Okay, thanks to your last description, I think I know what you're trying to accomplish, graphically speaking. And I think you're running into a conceptual problem that affects a lot of people when they try to composite two or more images. It may be that you're confusing the glowing effect you're seeing around your text with a mask (not the same kind of mask I wrote about in Java). I'd suggest you try my scaled alpha trick first and see if that gets you closer, but I think you might want to hold off writing more code for now and play with a good, versatile imaging tool like the Gnu Image Manipulator Program. That's something of an Adobe Photoshop work-alike, but it's free. (Of course, if you have or want to buy Photoshop, that's a good one too). You can get it at www.gimp.org. I'd suggest working with that for a while and getting fully familiar with image compositing. I've done a lot of this and I can tell you it's not obvious at all, at first, how you get the blending you're looking for. Once you get it figured out, it will seem very straightforward, but it takes one of those "a-ha!" moments that go with things you study for a long time before they're clear, like infinite series with finite sums and special relativity. Just keep at it and you'll get it. But, seriously, I recommend working more with the graphic side for now, and return to writing code when you can define precisely for yourself what your code has to do. Right now, I think you're laboring to master two sets of concepts (one being graphics, the other being Java programming) when you could be working on just one of them.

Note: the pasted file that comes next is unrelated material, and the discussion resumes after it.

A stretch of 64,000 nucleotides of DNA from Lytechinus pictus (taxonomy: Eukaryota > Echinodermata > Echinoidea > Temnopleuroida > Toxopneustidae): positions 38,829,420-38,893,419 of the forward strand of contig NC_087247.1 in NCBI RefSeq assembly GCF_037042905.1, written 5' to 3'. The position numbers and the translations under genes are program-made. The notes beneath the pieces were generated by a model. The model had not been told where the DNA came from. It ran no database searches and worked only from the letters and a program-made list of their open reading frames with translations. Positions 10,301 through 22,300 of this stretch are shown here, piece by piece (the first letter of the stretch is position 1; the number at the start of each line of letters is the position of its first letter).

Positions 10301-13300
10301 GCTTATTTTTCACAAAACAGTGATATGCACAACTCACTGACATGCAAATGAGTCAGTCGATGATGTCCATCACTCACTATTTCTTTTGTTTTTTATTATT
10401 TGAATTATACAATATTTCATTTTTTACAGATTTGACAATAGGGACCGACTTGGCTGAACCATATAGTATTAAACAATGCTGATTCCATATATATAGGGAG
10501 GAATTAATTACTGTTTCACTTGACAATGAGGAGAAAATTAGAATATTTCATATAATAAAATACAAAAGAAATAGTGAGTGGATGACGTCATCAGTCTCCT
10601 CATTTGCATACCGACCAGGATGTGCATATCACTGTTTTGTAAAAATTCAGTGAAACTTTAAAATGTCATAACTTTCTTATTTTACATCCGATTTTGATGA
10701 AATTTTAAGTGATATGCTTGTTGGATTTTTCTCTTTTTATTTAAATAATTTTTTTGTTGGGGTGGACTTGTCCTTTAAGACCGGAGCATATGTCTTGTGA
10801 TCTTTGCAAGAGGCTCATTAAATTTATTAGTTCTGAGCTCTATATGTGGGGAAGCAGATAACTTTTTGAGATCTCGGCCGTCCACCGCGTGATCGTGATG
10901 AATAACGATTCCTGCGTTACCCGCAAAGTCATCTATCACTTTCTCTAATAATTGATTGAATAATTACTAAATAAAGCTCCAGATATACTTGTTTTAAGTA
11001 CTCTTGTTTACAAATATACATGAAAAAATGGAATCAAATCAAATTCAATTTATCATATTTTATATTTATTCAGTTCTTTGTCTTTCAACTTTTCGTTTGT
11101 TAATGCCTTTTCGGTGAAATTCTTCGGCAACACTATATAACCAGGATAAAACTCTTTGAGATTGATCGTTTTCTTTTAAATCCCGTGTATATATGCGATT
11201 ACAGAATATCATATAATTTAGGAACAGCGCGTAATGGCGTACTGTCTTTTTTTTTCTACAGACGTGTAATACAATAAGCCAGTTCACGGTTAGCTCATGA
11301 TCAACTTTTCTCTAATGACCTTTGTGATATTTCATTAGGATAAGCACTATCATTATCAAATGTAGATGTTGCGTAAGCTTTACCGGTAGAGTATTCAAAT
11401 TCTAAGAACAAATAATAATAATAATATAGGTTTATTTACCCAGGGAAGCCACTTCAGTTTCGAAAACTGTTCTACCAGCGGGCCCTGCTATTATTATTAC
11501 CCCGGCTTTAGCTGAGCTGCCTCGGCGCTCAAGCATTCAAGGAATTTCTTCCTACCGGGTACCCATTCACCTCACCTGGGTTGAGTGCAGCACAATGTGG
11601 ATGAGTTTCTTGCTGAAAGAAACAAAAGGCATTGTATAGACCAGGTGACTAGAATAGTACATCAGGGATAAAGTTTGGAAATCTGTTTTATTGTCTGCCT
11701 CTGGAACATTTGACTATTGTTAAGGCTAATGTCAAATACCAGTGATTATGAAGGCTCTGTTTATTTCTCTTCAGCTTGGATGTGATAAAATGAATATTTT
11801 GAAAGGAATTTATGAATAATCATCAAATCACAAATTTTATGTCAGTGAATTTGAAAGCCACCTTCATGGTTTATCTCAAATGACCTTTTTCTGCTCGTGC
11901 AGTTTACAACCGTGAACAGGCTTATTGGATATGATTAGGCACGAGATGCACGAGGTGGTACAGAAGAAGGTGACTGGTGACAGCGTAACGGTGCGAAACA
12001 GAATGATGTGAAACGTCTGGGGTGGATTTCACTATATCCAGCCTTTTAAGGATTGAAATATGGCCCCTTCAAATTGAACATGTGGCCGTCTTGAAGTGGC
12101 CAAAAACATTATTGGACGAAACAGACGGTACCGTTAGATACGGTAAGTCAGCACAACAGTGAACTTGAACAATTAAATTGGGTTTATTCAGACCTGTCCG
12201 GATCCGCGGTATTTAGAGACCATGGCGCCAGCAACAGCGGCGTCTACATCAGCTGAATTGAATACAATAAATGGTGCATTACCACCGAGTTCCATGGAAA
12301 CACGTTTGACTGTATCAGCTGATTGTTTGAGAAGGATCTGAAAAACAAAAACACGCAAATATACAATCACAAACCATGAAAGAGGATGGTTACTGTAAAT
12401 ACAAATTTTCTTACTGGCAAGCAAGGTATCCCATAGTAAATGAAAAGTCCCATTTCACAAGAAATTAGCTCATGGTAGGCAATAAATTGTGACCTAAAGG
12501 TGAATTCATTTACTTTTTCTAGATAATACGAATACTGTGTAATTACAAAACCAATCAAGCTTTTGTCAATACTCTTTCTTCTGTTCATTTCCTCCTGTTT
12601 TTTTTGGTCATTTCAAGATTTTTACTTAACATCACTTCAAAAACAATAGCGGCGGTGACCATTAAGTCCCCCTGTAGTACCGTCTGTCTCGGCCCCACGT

Best of luck!
  • 12. Re: Custom Image Filter
    morgalr Explorer
    Currently Being Moderated
    Olek,

    Generally speaking what you want to do now is mask your image. Choose everything that is not your Text and Effect and turn it transparent. You can then write that over another ARGB image. You'll get your background image with your text laying over the top and no other interaction between the 2 images.
  • 13. Re: Custom Image Filter
    851713 Newbie
    Currently Being Moderated
    Hello Mr. Steven Millers,

    Thanks again for your great help!

    your approach using
    a = (255 * maxVal) / threshold;
    Looks much better and nearly in the way I want to.

    I know GIMP and I use it on my Linux-distribution too.
    What I not want is to reproduce the functionality of Photoshop or GIMP. I am far beyond this scope.
    I only want to create some nice looking gui using everything Java2D can provide.

    The reason I want to compute this images by Java instead of paint some nice images in Photoshop/GIMP is,
    that I can't scale such "finished" images. But if I create them by myself I can.

    On the other hand it is a nice and exciting work for me.

    I use the SwingX-library too, which provides nice BlendComposites also described in the great book "Filthy rich clients" by Chet Hase and Romain Guy.

    If you got more suggestions let me hear!

    Maybe I can use AlphaComposite too for those kinds of problem?

    @morgalr :

    Yes it is a mask-thing. Now it works nice for the moment.
    Thank you too.

    Greetings,

    Olek

Legend

  • Correct Answers - 10 points
  • Helpful Answers - 5 points